People often view certain ways of classifying people (e.g., by gender, race, or ethnicity) as reflecting real distinctions found in nature. Such categories are viewed as marking meaningful, fundamental, and informative differences between distinct kinds of people. This article examines the development of these essentialist intuitive theories of how the social world is structured, along with the developmental consequences of these beliefs. We first examine the processes that give rise to social essentialism, arguing that essentialism emerges as children actively attempt to make sense of their environment by relying on several basic representational and explanatory biases. These developmental processes give rise to the widespread emergence of social essentialist views in early childhood but allow for vast variability across development and cultural contexts in the precise nature of these beliefs. We then examine what is known and still to be discovered about the implications of essentialism for stereotyping intergroup interaction, and the development of social prejudice. We conclude with directions for future research, particularly on the theoretical payoff that could be gained by including more diverse samples of children in future developmental investigations.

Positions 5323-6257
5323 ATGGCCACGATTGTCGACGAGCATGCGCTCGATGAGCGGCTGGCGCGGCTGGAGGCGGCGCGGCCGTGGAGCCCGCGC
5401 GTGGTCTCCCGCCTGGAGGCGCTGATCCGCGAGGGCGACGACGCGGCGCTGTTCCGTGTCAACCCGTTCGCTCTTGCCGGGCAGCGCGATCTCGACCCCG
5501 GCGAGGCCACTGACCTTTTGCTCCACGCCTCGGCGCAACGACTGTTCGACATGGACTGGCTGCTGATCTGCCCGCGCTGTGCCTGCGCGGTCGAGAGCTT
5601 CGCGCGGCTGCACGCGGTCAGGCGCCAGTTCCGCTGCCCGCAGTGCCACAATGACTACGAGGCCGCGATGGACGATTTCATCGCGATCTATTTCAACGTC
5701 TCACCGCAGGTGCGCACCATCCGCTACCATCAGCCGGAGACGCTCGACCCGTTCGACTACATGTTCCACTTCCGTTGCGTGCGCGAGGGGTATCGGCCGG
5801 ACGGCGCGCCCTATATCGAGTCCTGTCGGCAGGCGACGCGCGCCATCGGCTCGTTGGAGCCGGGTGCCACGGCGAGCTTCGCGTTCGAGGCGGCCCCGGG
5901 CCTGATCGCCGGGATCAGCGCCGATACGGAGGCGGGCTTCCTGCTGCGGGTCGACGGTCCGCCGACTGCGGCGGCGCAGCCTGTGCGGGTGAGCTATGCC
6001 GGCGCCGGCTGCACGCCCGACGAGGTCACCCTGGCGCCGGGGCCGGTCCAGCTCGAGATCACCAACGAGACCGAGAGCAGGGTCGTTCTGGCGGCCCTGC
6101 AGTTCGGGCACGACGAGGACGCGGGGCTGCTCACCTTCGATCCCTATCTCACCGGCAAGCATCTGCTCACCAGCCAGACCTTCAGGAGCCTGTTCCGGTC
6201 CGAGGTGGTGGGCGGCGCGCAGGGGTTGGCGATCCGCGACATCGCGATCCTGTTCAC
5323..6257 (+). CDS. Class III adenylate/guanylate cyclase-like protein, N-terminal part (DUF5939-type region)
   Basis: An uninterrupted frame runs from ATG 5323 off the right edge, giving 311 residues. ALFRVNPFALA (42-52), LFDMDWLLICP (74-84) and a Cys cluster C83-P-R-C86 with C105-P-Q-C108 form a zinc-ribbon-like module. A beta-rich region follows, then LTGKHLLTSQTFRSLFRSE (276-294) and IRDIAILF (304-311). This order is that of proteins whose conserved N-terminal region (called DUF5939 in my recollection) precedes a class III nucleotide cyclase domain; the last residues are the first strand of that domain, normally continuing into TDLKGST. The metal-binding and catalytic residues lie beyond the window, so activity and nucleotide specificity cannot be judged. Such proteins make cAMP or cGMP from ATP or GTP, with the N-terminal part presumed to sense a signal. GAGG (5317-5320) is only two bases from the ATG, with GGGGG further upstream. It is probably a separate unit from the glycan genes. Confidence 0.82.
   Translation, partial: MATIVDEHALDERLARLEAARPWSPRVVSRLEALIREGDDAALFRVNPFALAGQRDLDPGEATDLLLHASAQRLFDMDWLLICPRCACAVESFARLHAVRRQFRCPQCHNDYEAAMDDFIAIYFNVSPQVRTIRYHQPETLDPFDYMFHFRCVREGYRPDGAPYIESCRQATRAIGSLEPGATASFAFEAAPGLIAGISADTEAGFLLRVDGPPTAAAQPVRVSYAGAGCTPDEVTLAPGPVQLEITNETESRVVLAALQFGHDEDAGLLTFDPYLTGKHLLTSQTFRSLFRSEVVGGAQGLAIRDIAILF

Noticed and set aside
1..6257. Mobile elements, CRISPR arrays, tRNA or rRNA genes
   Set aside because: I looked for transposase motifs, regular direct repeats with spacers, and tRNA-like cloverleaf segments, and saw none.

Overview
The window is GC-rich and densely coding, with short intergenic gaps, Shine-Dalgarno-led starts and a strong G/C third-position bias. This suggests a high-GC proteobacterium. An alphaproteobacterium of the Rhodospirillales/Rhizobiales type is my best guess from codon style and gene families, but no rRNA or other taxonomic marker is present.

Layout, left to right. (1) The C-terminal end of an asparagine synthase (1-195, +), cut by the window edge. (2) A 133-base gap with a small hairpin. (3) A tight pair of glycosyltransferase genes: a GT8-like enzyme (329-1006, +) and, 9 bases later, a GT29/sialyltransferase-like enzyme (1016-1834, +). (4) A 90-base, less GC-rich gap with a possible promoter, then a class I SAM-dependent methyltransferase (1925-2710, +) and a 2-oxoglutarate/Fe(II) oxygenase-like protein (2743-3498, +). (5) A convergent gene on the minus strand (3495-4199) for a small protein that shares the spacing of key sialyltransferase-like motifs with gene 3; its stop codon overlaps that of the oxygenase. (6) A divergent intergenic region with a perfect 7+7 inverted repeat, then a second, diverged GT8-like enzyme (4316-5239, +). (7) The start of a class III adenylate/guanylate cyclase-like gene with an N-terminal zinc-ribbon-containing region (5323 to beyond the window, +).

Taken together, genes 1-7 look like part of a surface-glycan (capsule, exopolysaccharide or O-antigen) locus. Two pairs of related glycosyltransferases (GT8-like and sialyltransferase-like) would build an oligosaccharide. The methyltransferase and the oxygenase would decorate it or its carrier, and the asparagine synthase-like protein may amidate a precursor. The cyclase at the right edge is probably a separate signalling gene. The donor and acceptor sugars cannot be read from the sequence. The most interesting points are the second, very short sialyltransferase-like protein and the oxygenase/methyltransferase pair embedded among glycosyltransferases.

Research on society, culture, art, neuroscience, cognition, thinking, intelligence, creativity, autopoiesis, self-organization, rhizomes, complexity, systems, networks, thinkers ++
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